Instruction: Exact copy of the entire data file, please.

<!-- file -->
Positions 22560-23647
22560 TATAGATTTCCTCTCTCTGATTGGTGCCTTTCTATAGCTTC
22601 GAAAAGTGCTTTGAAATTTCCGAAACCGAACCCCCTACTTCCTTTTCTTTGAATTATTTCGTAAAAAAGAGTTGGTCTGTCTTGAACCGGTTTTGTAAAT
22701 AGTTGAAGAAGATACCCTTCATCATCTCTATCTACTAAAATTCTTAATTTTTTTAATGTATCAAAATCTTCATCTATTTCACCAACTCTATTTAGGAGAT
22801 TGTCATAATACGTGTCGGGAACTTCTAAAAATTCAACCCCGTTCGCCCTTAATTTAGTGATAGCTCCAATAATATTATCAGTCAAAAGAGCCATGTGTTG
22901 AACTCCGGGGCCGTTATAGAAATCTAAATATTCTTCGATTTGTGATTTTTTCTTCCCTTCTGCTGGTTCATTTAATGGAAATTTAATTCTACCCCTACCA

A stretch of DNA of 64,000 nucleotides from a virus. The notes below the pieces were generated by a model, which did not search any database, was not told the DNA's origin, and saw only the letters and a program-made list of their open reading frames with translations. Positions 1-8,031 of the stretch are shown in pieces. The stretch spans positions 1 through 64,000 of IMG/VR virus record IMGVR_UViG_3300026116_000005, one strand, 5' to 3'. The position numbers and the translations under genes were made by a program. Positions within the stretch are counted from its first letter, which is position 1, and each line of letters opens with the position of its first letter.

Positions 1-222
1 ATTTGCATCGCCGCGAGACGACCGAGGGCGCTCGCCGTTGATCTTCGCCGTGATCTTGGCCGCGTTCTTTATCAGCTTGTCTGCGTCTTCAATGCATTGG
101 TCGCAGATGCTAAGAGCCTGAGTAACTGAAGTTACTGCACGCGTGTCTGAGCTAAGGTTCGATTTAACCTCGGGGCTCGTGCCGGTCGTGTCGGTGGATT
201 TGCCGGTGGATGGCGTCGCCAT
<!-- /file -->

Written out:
Positions 22560-23647
22560 TATAGATTTCCTCTCTCTGATTGGTGCCTTTCTATAGCTTC
22601 GAAAAGTGCTTTGAAATTTCCGAAACCGAACCCCCTACTTCCTTTTCTTTGAATTATTTCGTAAAAAAGAGTTGGTCTGTCTTGAACCGGTTTTGTAAAT
22701 AGTTGAAGAAGATACCCTTCATCATCTCTATCTACTAAAATTCTTAATTTTTTTAATGTATCAAAATCTTCATCTATTTCACCAACTCTATTTAGGAGAT
22801 TGTCATAATACGTGTCGGGAACTTCTAAAAATTCAACCCCGTTCGCCCTTAATTTAGTGATAGCTCCAATAATATTATCAGTCAAAAGAGCCATGTGTTG
22901 AACTCCGGGGCCGTTATAGAAATCTAAATATTCTTCGATTTGTGATTTTTTCTTCCCTTCTGCTGGTTCATTTAATGGAAATTTAATTCTACCCCTACCA

A stretch of DNA of 64,000 nucleotides from a virus. The notes below the pieces were generated by a model, which did not search any database, was not told the DNA's origin, and saw only the letters and a program-made list of their open reading frames with translations. Positions 1-8,031 of the stretch are shown in pieces. The stretch spans positions 1 through 64,000 of IMG/VR virus record IMGVR_UViG_3300026116_000005, one strand, 5' to 3'. The position numbers and the translations under genes were made by a program. Positions within the stretch are counted from its first letter, which is position 1, and each line of letters opens with the position of its first letter.

Positions 1-222
1 ATTTGCATCGCCGCGAGACGACCGAGGGCGCTCGCCGTTGATCTTCGCCGTGATCTTGGCCGCGTTCTTTATCAGCTTGTCTGCGTCTTCAATGCATTGG
101 TCGCAGATGCTAAGAGCCTGAGTAACTGAAGTTACTGCACGCGTGTCTGAGCTAAGGTTCGATTTAACCTCGGGGCTCGTGCCGGTCGTGTCGGTGGATT
201 TGCCGGTGGATGGCGTCGCCAT